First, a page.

One commenter spoke of “fear of expression” in jail. I can totally see that. Some lunatic religious freak would soon be stabbing anyone who dared say they were non-believers. So in essence, there are probably MORE atheists in jail than any of us imagine. It’s the bias of the system.

  • Erp

     Being assured it is completely anonymous is a bit tricky if one is a prisoner especially if the survey takers want to make sure people don’t take the survey multiple times.

    This is assuming the prison authorities permit such a study.

  • Erp

    Some of the other aspects of the survey are more interesting.   For instance many prisons do keep track of prisoners declared religion but the data is rarely published (page 8).   Also the survey does not include any Federal prison chaplains since the Federal government did not give permission. 

  • http://www.facebook.com/people/Tr-Dev/100003542966660 Tr Dev

    What I find most interesting is that over 64% of the prison population appear to be xtian of some sort.  Of course, most believers will tell you that they converted after they committed their crimes as atheists and got sent to prison.  Love how believers try to wiggle out of everything.  It is more apt to say, I think, that they were always xtian, they just stopped “practicing” when they were being unproductive citizens and committing crimes.  I can think of a few “gangbanger” rappers who wear big gold crosses and rap about drugs, guns, and sex.  Maybe it’s just a fashion statement?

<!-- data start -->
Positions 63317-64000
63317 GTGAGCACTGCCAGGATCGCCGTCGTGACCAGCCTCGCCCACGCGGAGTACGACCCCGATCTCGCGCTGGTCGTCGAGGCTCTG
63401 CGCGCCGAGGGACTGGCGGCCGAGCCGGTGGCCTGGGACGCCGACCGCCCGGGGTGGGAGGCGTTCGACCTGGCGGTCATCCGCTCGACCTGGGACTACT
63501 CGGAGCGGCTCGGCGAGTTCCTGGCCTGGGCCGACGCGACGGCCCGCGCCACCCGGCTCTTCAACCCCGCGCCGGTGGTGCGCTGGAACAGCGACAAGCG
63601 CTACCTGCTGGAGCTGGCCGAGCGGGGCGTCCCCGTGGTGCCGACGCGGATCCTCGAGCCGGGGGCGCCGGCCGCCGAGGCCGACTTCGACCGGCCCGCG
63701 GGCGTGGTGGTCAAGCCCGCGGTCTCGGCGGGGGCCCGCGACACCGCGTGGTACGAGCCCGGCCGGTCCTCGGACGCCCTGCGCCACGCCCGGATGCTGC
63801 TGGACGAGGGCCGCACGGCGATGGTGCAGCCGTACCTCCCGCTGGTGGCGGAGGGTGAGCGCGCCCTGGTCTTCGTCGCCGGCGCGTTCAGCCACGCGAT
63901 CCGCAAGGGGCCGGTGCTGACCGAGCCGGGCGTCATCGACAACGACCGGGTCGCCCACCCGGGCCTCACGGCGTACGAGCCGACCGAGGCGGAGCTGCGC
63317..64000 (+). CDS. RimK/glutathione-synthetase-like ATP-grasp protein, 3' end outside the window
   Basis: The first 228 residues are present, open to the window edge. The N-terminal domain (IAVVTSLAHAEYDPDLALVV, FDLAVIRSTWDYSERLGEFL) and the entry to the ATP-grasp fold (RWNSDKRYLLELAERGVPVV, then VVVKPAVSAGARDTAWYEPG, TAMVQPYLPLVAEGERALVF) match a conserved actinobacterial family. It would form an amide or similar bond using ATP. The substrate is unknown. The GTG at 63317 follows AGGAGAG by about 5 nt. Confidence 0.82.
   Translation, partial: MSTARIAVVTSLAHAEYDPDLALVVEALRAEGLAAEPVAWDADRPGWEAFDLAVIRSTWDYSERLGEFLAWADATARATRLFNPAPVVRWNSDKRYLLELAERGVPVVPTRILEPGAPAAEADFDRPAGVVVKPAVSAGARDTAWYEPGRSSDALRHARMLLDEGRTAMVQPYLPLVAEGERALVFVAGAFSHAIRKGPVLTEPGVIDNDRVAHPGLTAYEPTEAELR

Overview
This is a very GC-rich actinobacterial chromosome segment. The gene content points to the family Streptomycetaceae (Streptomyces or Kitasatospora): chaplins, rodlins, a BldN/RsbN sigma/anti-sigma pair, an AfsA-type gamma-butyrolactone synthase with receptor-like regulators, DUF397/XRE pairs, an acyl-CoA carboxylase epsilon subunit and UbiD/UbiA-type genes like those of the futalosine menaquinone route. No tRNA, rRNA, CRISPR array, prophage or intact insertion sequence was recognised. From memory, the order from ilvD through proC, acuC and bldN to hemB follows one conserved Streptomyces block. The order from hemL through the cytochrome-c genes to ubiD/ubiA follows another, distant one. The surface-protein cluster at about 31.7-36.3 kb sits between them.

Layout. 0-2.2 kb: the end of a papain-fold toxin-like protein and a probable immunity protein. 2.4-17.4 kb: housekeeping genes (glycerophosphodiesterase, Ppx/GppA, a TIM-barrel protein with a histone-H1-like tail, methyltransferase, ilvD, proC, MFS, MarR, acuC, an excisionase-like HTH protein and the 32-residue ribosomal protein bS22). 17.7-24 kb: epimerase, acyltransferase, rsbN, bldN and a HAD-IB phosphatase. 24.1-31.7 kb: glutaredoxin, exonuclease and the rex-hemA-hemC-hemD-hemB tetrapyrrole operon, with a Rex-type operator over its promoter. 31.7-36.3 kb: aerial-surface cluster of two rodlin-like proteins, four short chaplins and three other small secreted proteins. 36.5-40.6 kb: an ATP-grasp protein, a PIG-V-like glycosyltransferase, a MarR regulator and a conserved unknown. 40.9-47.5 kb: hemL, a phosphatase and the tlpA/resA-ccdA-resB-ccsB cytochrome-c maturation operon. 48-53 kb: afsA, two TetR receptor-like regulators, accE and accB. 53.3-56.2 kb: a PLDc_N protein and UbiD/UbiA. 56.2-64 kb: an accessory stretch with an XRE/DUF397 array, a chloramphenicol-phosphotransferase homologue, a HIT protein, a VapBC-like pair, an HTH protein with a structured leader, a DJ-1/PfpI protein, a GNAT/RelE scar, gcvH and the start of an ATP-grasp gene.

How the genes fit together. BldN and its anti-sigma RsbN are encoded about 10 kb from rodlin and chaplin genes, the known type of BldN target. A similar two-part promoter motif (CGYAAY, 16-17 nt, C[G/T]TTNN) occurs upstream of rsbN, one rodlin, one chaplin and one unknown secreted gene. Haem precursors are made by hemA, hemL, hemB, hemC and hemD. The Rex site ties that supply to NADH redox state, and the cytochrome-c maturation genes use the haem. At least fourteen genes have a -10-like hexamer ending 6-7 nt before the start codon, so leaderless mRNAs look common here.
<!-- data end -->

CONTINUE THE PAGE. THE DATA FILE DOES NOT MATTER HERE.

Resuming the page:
• Nick

    Precisely — religion is all about establishing a delusion to overcome the lack of faith in yourself. I don’t require the fear of “somebody watching over me” to do the right thing in life. Atheism isn’t a religion; it isn’t a philosophy, and it certainly doesn’t seek the “destruction of religion” (that, is anti-theism), so put down your local church pamphlet and do some research. And no, Hitler was a devout Christain, thank you.

  • http://www.facebook.com/Funky.Uncle.Matt Matt Begley

    As I recal, the numbers were gathered from questionares filled out at the time of incarceration by prison staff and related to the prisons in only one state which I do not recal, though I am attemting to find out. Those Numbers were 75% of convited felons claimed Christianity which equals their ratio in our population. The number of was 0.2 % of convicted felons claimed atheism while the number is about 15% of our population are atheist. There are vairiables such as deception that could skew these results but certainly not to the numbers presented here.